“OK” you might say. “I can see the difference between the use of city vs country settings in Sci Fi and fantasy novels, but the real question is why? Why does one genre prefer one setting over the other?”

In the case of Sci Fi, the answer is simple. Sci-Fi is about men (or man-like creatures) using man-made things. It might be about a higher technology than we have today, but sci fi, and especially Hard Sci-Fi is about technology and the natural home of technology is where men are most concentrated, in cities.

In the case of fantasy, the answer is two fold. On the surface the magic in fantasy is something special, it is unusual and not something seen everyday in our world. Nor is it something easily extrapolated from our day to day experiences.  On the practical side for the author, this means the fewer eyewitnesses to the magic the more believable will be its use in the story. The country setting of the story helps ensure this. Gandalf did little more than fireworks in Hobbiton, but kept his real magic in reserve for the wild places ( and more still after his “resurrection” ). Harry Potter and his friends could not do their magic in front of the “muggles” in London. Even in an urban fantasy, such as Jim Butcher’s excellent Harry Dresden series, most of the magic is done at night or in a rural setting, away from eyewitnesses. The only exception to this rule that comes readily to mind is in the alternate history/fantasy Susana Clarke’s “Jonathan Strange and Mr. Norrell.” (Clarke handles the issue of the unusual nature of magic wonderfully, by not making an issue of it at all. In the world of her story-set during the Napoleonic wars-magicians using magic, in public, is the norm and thus negating the need for secrecy).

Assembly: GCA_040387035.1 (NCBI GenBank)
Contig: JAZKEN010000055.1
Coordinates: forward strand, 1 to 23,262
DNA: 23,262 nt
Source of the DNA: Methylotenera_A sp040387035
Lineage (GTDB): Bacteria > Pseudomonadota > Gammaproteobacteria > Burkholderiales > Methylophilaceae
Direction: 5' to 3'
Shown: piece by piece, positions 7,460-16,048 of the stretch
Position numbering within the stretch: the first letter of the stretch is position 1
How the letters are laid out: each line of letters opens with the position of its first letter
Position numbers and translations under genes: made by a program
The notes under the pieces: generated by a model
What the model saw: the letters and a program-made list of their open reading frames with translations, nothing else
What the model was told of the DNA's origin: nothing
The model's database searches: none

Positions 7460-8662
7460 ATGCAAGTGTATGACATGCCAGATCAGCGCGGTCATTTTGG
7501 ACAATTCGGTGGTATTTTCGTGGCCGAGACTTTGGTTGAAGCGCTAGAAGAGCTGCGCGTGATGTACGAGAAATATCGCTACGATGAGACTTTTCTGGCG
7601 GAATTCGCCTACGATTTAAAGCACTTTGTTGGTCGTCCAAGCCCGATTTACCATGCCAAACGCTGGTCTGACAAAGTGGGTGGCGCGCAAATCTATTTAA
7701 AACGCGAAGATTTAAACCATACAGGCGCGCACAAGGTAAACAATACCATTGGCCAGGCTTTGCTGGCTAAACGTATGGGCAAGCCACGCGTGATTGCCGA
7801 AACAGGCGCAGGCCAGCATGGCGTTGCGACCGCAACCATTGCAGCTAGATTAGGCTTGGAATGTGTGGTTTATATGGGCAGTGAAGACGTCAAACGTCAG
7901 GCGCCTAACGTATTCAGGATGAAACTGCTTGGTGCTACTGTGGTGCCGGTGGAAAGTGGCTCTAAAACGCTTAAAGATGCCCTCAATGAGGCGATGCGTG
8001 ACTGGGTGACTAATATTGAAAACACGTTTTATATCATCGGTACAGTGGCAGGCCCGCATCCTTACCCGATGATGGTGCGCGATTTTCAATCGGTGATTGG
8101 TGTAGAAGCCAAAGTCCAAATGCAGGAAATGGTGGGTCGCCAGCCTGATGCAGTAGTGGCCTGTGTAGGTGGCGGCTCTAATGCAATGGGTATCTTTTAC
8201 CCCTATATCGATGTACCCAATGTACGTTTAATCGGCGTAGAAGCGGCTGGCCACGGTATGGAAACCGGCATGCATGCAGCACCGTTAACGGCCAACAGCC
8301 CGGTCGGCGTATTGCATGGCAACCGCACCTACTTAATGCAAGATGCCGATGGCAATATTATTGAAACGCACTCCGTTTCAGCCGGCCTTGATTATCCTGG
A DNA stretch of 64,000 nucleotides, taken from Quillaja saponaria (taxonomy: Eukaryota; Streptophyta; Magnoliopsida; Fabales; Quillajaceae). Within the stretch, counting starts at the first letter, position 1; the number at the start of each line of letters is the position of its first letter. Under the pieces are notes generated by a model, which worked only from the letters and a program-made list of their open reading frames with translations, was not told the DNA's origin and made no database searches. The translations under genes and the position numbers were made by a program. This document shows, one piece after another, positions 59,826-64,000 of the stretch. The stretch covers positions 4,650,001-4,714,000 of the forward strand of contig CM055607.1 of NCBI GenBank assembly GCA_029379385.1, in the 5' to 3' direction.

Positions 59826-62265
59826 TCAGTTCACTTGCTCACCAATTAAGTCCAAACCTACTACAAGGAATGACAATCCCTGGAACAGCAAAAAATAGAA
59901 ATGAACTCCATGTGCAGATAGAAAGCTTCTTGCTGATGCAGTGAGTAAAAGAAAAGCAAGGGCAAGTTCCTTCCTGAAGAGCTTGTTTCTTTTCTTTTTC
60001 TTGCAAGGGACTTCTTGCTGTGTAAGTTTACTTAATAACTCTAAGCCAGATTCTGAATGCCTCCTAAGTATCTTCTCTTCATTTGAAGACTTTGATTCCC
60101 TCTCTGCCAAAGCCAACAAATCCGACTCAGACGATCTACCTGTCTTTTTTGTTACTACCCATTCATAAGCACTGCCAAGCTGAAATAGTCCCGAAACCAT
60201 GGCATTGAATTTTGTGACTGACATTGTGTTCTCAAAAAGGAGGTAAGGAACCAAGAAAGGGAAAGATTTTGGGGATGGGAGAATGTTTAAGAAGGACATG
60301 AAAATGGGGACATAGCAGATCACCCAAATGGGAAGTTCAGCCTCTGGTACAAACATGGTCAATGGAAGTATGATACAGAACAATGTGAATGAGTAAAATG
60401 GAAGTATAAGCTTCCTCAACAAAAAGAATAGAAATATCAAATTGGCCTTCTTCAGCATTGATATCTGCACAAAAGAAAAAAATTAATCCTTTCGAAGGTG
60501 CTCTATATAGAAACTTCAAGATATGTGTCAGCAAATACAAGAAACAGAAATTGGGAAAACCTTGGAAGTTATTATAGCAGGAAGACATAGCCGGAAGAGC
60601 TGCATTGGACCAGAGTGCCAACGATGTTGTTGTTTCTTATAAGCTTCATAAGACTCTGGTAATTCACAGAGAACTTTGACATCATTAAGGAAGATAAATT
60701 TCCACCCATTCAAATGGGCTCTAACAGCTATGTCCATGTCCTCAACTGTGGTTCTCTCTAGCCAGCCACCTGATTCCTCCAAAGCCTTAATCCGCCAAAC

The other reason has more to do with aesthetics. If you are a fan of classic western movies, you know there is always a wide panoramic shot of the western landscape. It’s main purpose (in addition to looking cool) is to say to the viewer, “This is the West, a place of more freedom, but also more dangers than back in the civilized East.” The use of wild country in fantasy stories is very much like this. The wild place says to the reader, “You are not in control here and anything may happen.”